that does not require any health questions or a medical exam. your rate of $9.95 a month per unit will never increase, and your coverage will never decrease -- that's guaranteed. so join the six million people who have already called about this insurance. whether you're getting new insurance or supplementing what you already have, call now and ask one of their representatives about a plan that meets your needs. so, what are you waiting for? go call now! we'll finish up here.
1:48 am
the gasp heard around the world. miley cyrus at the vmas. come on. was it all that shocking? that's coming up. ♪ turn around ♪ every now and then i get a little bit tired ♪ ♪ of craving something that i can't have ♪ ♪ turn around barbara ♪ i finally found the right snack ♪ ♪
1:49 am
but for all these symptoms, you also take kaopectate. new kaopectate caplets -- soothing relief for all those symptoms. kaopectate. one and done. a louisiana judge ruled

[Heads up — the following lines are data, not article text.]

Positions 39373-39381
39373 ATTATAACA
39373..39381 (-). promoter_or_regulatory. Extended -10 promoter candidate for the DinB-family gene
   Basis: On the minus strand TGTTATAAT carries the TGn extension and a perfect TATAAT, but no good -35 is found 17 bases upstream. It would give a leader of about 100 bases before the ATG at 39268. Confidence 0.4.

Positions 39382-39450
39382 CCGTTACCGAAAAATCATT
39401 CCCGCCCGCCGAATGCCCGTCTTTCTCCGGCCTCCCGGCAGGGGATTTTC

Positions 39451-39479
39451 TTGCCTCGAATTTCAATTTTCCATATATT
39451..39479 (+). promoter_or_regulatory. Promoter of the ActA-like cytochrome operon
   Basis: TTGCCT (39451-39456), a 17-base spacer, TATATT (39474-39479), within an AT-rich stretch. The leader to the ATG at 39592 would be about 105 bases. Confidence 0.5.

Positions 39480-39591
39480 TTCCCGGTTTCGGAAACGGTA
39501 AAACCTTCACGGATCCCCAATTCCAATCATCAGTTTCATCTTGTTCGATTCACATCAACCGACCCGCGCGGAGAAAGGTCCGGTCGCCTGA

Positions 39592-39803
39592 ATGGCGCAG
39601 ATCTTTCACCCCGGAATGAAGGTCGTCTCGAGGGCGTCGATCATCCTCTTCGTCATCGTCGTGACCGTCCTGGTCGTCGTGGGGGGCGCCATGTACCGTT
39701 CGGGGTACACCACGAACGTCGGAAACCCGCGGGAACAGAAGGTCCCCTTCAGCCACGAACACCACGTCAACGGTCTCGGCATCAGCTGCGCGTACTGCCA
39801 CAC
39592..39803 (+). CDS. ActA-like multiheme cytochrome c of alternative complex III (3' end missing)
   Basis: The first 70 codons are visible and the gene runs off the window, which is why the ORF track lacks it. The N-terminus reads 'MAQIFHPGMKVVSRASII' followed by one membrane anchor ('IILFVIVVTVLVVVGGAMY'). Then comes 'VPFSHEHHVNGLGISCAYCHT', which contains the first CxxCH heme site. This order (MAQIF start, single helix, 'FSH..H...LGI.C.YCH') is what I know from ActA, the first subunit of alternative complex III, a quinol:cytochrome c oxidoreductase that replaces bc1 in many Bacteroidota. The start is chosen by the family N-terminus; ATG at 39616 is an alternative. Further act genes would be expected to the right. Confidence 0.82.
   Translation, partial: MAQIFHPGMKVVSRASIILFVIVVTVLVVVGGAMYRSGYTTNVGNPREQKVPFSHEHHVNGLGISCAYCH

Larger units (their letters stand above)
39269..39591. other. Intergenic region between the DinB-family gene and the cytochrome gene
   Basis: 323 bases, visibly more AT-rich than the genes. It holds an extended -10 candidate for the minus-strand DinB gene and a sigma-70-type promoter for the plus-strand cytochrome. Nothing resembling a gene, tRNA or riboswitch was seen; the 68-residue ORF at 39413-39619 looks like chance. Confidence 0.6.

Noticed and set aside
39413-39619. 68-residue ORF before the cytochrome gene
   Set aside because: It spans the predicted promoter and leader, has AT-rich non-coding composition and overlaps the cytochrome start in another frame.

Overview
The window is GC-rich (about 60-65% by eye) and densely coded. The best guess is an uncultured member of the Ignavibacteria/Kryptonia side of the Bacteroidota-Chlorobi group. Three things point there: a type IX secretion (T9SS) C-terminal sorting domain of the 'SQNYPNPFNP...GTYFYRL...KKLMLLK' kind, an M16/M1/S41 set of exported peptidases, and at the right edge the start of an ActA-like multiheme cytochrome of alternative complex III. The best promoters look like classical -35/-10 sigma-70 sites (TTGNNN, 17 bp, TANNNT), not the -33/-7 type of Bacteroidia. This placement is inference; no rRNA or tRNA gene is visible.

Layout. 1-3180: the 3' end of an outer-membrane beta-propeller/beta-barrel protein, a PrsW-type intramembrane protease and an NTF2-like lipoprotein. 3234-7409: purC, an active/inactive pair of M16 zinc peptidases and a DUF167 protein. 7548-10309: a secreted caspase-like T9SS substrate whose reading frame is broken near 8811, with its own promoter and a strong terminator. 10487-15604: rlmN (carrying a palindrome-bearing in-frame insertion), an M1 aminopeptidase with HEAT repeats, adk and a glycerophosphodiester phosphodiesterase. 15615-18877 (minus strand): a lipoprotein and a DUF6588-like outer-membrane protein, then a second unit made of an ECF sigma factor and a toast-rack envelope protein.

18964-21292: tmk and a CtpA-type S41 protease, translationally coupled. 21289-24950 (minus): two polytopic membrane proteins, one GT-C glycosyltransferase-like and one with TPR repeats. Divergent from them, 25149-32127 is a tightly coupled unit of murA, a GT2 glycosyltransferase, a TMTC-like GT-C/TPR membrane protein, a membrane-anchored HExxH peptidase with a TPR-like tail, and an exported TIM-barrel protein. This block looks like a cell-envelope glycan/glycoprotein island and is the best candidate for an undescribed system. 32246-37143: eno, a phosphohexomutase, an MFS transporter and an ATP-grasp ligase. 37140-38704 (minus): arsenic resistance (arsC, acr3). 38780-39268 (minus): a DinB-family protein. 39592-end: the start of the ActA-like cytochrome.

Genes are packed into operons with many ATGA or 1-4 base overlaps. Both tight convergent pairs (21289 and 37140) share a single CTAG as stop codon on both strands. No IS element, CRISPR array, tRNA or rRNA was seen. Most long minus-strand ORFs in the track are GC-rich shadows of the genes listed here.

1:50 am
today that an 8-year-old boy who shot and killed his grandmother can remain with his parents. police say the child was playing a video game, grand theft auto, and accidentally fired a weapon he thought was a toy gun. he's distraught and getting counselling. amanda knox is not going back to italy for a new murder trial. she was convicted in 2009 but it was overturned in 2011 for lack of evidence. a family spokesman says knox has no obligation to return to italy for the retrial of the case. george zimmerman plans to ask the state of florida to cover some of his legal expenses according to his attorney. it could be as much as $300,000. under florida law, he's entitled to be reimbursed. anderson? recent complication speech of a sophomore is lighting up the internet. he was welcoming the incoming freshman class. the video has gone viral.
1:51 am